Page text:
Chesapeake by James Michener. “I read this historical novel about the history of the Eastern Shore years ago.” ~Larry Matthews

Edgar Allan Poe. “I recommend the poetry of this UVA dropout. First place goes to ‘The Raven.’” ~Paul D. Pearlstein

Dinner at the Homesick Restaurant by Anne Tyler. “Nothing says Maryland like Anne Tyler, and nothing says Anne Tyler more than this novel. Ezra’s oyster stew: Now, that’s Maryland.” ~Ellen Prentiss Campbell

Song Yet Sung by James McBride. “This beautiful novel conjures antebellum Maryland as an enslaved woman escapes her kidnappers and hides in the wilds of the Eastern Shore. The complex communities and historical figures come to vivid life in this moving, gripping story. It’s one of my favorites.” ~Carrie Callaghan

The Accidental Tourist by Anne Tyler. “Like Baltimore, this novel is fueled by tragedy and redeemed by its abundant quirkiness. Even in the darkest times, hope prevails.” ~Chris Rutledge

The Right-Hand Shore by Christopher Tilghman. “An exploration of Maryland’s Eastern Shore aristocracy, first constructed on slavery, then frayed by pride and hypocrisy.” ~David O. Stewart

Laura Lippman. “Her increasingly well-crafted novels, notably Wilde Lake, which takes place in my current hometown, and Lady in the Lake, so wonderfully resonant of life in multiracial Baltimore.” ~Bob Duffy

Hidden Maryland: In Search of America in Miniature by Eugene L. Meyer. “It’s hard to imagine a more thorough introduction to the people and communities of the Free State than this compilation of the veteran journalist’s pieces from Maryland Life magazine. An earlier book of his, Maryland Lost and Found, is another winner that garnered a positive review in the Washington Post from iconic Baltimore novelist Anne Tyler.” ~Holly Smith



Code Girls: The Untold Story of the American Women Code Breakers of World War II by Liza Mundy. “The book covers the nationwide military recruitment of young ladies with a penchant for math. The bulk of the group worked at Arlington Hall in the Army, with a few in the Navy working in DC. They were successful beyond expectations, breaking the German Enigma machine and Japanese codes, which were constantly changing. The secrecy of their work was at the highest level, and many of the ‘girls’ went to their graves maintaining their oath of silence.” ~Paul D. Pearlstein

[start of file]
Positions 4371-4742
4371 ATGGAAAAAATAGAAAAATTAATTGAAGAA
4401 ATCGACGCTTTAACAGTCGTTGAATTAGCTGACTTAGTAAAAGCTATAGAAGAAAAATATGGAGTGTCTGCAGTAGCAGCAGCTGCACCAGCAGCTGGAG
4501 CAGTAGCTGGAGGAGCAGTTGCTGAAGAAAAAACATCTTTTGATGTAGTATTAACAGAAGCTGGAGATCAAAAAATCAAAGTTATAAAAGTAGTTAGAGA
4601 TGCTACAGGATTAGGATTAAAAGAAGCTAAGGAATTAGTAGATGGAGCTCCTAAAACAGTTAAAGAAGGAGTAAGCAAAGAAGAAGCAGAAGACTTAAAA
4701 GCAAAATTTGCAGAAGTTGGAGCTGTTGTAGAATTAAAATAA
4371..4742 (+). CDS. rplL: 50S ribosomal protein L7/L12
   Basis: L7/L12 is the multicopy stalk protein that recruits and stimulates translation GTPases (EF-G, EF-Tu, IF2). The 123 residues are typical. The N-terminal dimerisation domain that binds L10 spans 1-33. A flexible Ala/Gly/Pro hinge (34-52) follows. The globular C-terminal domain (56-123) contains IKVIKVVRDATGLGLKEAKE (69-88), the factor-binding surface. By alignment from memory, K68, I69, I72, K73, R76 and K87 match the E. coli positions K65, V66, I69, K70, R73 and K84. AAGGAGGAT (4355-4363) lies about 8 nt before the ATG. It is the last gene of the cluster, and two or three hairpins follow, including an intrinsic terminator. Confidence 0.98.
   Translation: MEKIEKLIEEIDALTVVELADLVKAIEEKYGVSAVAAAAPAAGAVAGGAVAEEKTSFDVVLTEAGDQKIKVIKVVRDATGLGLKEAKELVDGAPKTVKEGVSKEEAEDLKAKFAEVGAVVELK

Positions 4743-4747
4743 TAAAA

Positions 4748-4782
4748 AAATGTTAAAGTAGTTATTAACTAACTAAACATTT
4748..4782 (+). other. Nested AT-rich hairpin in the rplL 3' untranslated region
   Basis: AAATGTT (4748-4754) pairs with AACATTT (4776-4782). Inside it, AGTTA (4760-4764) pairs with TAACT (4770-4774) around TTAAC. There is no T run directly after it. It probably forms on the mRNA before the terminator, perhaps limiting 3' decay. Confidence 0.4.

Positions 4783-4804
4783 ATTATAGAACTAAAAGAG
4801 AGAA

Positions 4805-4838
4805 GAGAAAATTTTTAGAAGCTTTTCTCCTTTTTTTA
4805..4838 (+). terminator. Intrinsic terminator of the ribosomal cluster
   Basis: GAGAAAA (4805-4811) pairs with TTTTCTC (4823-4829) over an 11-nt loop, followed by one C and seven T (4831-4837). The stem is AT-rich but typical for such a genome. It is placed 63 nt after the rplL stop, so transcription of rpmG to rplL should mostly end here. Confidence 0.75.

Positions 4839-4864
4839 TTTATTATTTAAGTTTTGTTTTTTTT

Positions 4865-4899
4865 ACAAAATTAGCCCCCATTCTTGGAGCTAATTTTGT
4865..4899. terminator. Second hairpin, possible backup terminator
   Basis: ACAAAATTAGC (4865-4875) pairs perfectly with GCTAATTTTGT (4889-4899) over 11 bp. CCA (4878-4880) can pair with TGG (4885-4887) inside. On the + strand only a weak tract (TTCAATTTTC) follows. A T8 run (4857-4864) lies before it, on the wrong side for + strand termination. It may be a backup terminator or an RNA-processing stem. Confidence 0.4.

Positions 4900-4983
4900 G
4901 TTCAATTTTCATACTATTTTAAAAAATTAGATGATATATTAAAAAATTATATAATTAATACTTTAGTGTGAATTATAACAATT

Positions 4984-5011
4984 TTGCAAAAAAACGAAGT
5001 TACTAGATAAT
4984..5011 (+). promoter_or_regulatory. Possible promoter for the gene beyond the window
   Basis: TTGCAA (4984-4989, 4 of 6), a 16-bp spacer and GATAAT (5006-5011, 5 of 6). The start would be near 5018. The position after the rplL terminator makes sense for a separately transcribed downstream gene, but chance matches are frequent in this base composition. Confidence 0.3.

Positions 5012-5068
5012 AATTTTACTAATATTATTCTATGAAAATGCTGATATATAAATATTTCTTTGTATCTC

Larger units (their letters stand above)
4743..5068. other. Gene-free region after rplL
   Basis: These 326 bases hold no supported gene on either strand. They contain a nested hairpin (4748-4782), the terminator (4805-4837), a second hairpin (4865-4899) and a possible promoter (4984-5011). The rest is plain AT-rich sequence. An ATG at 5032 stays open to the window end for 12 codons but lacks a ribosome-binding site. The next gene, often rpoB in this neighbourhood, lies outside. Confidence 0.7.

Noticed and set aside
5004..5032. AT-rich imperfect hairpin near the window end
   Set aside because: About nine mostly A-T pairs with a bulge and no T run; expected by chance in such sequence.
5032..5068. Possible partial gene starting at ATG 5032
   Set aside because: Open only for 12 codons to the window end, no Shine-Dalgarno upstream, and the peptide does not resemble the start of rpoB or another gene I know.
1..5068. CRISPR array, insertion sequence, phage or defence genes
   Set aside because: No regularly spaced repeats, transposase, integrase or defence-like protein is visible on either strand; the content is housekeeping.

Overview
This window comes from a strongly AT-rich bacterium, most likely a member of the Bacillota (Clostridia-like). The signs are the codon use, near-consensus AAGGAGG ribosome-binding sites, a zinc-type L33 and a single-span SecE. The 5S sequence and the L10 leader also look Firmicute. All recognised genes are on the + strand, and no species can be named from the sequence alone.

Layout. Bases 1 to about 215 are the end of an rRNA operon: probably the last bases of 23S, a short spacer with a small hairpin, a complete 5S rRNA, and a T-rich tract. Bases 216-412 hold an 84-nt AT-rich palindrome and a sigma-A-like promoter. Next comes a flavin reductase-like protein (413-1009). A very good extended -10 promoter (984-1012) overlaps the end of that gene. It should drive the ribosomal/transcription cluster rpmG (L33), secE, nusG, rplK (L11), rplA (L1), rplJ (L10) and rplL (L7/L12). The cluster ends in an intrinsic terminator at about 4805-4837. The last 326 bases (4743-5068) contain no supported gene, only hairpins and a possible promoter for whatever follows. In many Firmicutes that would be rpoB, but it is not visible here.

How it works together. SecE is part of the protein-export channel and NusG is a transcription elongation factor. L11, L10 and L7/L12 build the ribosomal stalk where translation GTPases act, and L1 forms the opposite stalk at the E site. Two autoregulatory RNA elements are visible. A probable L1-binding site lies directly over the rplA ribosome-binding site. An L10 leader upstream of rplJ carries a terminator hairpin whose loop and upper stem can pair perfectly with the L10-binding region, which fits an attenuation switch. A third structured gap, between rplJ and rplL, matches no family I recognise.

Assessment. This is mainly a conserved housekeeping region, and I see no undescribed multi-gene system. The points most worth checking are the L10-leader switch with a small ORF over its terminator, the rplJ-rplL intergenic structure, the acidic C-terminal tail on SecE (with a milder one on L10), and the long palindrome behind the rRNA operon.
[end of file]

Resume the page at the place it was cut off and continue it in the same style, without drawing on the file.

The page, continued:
Blacktop Wasteland by S.A. Cosby. “Beauregard (Bug to his friends) is trying to be a good husband and father, but the bills keep piling up. And — fortunately or unfortunately — he has one really marketable skill: He’s the best getaway driver in southern Virginia. So, when a very bad man proposes a very good heist, Bug can’t resist getting back into the Life one last time.” ~Carrie Callaghan

Misty of Chincoteague by Marguerite Henry. “What is more classic than the children’s book about the wild ponies of Assateague and Chincoteague? I love it.” ~Laura Hazan

Patricia Cornwell. “Say what you want about her helter-skelter, whatever-feels-right pursuit of bestsellerdom, this talented craftswoman can build a propulsive tale steeped in Virginia local color. Pick one: The Body Farm, Livid, even the crazy-tight, techno-paranoid Quantum.” ~Bob Duffy

The Known World by Edward P. Jones. “The agonies of slavery are no less when the master is African American, just more fragile and complex.” ~David O. Stewart

All the Sinners Bleed by S.A. Cosby. “The author takes us into the psyche of the first Black sheriff in a rural Virginia county, who’s hunting a white serial killer. Cosby’s powerful prose and Southern vernacular skillfully transport us to the Deep South, where sometimes not even justice is color blind.” ~K.L. Romo